There are some posts on social media that most users instantly dismiss as fake news. Fortunately, a large group of people are able to separate the wheat from the chaff. But the more reliable the source of the messages looks, the harder it becomes to distinguish fake news from the real thing. Scientists at the German universities of Göttingen and Frankfurt and the Jožef Stefan Institute in Ljubljana (Slovenia) now seem to have found an answer to this.
The events in the United States over the past few months have made it clear that even democracy may be at risk if people can no longer distinguish between genuine news and false reports. Nevertheless, there are other dangers at play as well. For example, criminals are increasingly spreading fake news about companies in order to manipulate share prices.
German and Slovenian researchers have developed a technique that can recognise these kinds of fake news. Even when the news content has been repeatedly changed. The results of the research were published in the Journal of the Association for Information Systems.
Criminals spread fictitious material on social media that portray certain companies in a positive light. The scientists used machine learning methods to detect these posts. They developed language models that can detect suspicious messages on the basis of their content and certain linguistic characteristics.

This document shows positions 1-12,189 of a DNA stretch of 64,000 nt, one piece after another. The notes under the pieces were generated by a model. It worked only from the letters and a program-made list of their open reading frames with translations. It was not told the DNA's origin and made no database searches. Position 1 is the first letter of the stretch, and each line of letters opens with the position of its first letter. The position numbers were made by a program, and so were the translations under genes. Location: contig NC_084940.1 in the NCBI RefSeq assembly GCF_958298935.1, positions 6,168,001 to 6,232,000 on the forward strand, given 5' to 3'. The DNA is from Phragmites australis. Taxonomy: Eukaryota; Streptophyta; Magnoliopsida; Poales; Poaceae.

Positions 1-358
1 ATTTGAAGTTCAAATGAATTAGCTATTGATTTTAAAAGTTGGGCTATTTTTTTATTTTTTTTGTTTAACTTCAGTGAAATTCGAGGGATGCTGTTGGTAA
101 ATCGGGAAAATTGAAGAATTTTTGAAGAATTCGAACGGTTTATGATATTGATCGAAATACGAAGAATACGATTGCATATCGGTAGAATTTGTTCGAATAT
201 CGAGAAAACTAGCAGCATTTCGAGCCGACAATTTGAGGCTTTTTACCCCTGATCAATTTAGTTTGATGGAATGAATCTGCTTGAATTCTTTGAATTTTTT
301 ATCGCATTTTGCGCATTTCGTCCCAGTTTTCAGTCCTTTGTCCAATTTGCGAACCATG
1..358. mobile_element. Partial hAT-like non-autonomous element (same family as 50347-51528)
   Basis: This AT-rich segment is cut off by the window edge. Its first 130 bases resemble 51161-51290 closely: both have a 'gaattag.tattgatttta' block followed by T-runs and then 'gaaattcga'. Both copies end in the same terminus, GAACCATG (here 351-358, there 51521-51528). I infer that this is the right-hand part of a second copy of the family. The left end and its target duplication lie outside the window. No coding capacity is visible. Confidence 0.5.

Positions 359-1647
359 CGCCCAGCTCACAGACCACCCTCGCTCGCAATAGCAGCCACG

“By doing this, we look at other aspects of the text that make up the message, such as the comprehensibility of the language and the mood that the text conveys,” explains Professor Jan Muntermann from the University of Göttingen. In principle, this technique is already known through its use in e.g. spam filters. However, the main problem with the current methods is that fraudsters are constantly adapting the content and avoiding certain words that are used in the identification of fake news.
Reading between the lines
This is where the researchers’ new strategy comes in. The new models read between the lines, so to speak, and they are still capable of concluding that a certain message is fake news based on the composition of the text.
“Therefore, even if ‘suspicious’ words are deleted from the text, the fake news is still recognised on the basis of its linguistic characteristics. This poses a dilemma for scammers. They can only avoid detection if they modify the mood of the text. For example, by changing it from positive to negative,” explains researcher Michael Siering. “But then they miss the mark in their attempts to persuade investors to buy certain shares.”
This new method can be used, for example, to monitor stock exchange trading. For one thing, whenever false information is discovered, trading in certain shares can be halted temporarily. It also provides investors with invaluable information to help them avoid falling for such scams.
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